Public affairs programming service selects Z-HD5000 studio cameras and DK-Z50 box cameras to boost visual quality of live proceedings coverage and studio productions
Located in the state Capitol building in Tallahassee, The FLORIDA Channel is a public affairs programming service funded by the Florida Legislature and produced and operated by WFSU-TV, the PBS member station owned by Florida State University. It features programming covering all three branches of state government, and is Florida's primary source for live, unedited coverage of the Governor and Cabinet, the Legislature and the Supreme Court. It produces more than 2,500 hours of original programming each year that can be seen on PBS multicast channels, cable systems and PEG (public, education and government access) channels across the state. The FLORIDA Channel also offers 18 web streams that provide live coverage of all proceedings.
Complementing its live session feeds, The FLORIDA Channel produces studio programs including live "Capitol Update" newscasts, the "Florida Face to Face" interview series, and "Perspectives," which lets members of the Legislature introduce themselves and discuss their priorities. When the channel recently performed a total overhaul of its production studio - including a new set, new lighting, new teleprompters and more - they took the opportunity to also replace their decade-old cameras as part of the project.
The FLORIDA Channel's selection of the Z-HD5000s was fueled by their satisfaction with the previously-installed DK-Z50 units. "We were pleased with the signal quality that was produced by those box cameras, and we wanted that same level of quality for the studio," said Terry Longordo, chief engineer at WFSU-TV/The FLORIDA Channel. "Everything on the Z-HD5000s matched what we were looking for."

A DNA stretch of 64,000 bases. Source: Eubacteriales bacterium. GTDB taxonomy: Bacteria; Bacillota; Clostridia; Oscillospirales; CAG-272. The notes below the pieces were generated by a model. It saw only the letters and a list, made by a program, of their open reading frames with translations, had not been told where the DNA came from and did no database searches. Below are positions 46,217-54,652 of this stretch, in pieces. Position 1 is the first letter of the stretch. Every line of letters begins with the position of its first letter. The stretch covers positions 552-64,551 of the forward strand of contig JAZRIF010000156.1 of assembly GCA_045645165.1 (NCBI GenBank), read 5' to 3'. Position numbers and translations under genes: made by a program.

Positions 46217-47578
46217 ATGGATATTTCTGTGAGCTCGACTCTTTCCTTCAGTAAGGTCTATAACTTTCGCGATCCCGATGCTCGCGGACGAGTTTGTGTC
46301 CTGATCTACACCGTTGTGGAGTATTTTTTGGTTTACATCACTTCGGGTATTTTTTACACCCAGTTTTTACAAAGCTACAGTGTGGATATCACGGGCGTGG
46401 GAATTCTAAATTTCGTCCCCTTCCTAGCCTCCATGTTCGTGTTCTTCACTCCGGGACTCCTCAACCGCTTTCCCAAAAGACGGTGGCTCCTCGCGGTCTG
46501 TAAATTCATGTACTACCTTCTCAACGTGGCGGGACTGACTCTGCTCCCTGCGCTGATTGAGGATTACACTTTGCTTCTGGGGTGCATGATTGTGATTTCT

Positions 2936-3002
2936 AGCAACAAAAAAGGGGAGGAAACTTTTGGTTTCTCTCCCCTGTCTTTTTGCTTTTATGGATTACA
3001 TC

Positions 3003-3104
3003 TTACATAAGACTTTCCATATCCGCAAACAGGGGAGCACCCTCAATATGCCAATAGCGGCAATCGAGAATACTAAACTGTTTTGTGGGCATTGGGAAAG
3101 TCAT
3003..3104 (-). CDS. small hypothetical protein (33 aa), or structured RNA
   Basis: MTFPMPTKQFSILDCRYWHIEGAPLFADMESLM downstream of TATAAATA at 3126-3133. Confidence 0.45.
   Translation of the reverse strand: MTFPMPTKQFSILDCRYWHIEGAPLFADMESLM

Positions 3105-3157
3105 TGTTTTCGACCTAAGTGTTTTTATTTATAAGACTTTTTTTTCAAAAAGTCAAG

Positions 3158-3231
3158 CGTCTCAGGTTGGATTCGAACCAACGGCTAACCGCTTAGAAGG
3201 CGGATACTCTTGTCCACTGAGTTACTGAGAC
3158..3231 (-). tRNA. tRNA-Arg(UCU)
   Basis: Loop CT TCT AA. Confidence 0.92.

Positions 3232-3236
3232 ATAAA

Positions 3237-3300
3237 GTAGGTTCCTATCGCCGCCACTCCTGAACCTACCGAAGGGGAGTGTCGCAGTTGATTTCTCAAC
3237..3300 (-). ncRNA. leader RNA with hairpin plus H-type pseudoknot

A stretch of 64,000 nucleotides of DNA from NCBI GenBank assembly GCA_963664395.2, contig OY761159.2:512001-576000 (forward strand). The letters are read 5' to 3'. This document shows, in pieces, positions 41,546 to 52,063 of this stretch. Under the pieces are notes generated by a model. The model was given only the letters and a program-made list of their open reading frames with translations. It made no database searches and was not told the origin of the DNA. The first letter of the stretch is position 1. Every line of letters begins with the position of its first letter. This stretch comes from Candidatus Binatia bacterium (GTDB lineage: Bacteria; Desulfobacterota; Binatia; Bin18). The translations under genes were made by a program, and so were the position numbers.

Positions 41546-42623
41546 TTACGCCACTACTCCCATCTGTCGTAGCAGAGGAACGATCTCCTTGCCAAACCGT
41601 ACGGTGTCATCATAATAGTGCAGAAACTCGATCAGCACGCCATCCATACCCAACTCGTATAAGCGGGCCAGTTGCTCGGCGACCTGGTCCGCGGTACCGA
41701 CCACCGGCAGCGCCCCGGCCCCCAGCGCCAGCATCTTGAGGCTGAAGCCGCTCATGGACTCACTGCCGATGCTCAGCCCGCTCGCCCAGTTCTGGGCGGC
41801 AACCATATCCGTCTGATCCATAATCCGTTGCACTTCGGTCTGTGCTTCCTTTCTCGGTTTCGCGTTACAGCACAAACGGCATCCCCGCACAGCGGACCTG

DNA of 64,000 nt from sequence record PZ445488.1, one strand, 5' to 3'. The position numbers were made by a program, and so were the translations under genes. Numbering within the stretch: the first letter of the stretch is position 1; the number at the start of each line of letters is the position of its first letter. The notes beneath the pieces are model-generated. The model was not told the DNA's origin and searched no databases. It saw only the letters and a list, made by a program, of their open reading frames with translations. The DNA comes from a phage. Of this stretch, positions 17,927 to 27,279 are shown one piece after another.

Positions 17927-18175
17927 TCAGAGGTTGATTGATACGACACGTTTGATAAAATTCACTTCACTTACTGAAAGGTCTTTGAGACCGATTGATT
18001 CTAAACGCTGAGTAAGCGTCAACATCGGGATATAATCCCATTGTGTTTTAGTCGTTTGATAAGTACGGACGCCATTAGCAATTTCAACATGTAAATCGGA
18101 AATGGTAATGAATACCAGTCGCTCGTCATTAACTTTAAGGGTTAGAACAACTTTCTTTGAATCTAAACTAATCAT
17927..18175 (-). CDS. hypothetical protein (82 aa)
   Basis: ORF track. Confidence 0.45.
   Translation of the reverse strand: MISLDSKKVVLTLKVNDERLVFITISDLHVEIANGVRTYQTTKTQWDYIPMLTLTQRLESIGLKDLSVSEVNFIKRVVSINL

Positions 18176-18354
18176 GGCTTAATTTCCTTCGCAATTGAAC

Picture quality was similarly a key factor when The FLORIDA Channel first selected the DK-Z50 box cameras to replace outdated, non-widescreen models in select rooms. "While we use some lower-cost, all-in-one cameras for small meeting rooms, they were not well-suited to cover the larger venues we have in the Knott Building at the Capitol Complex and the House and Senate chambers," recounted Longordo. "We wanted beefier, better-quality cameras and heavier robotics systems for the larger rooms. Out of the cameras we tested, we liked the results we got with the HITACHI cameras the best. We noticed a remarkable difference in video quality when we changed the old cameras out for the DK-Z50s."
Eight DK-Z50 cameras are now used in the House chamber, with six more in the Senate chamber and another six in each of the two largest committee rooms in the Knott Building. All of the DK-Z50s are paired with FUJINON HAs18x7.6BZD-T5DD zoom lenses and operated robotically on Ross Video CamBot 500 Series pan/tilt heads.
Longordo highlighted the cameras' ability to overcome lighting-related challenges in the Capitol building. "The committee rooms were never designed for camera usage, so the lighting is very basic," he explained. "We get some harsh lighting conditions, particularly depending on where people are sitting on the dais. The HITACHI cameras work very well despite the lighting limitations we have to work with.
"I have been very happy with the performance and the quality we get from both the DK-Z50 and Z-HD5000 cameras," he summarized. "They have definitely brought up the quality of the programming we produce and send out to the public."
About Hitachi Kokusai Electric Inc.
Hitachi Kokusai Electric Inc. (TSE: 6756), headquartered in Tokyo, Japan, is a company that manufactures broadcasting systems, security and surveillance systems, wireless communications and information systems, and semiconductor manufacturing equipment. Fiscal 2016 (ended March 31, 2017) consolidated net sales totaled 171,857 million Yen ($1,531million). For more information on Hitachi Kokusai Electric Inc., please visit the company's website at http://www.hitachi-kokusai.co.jp/global/en/index.html.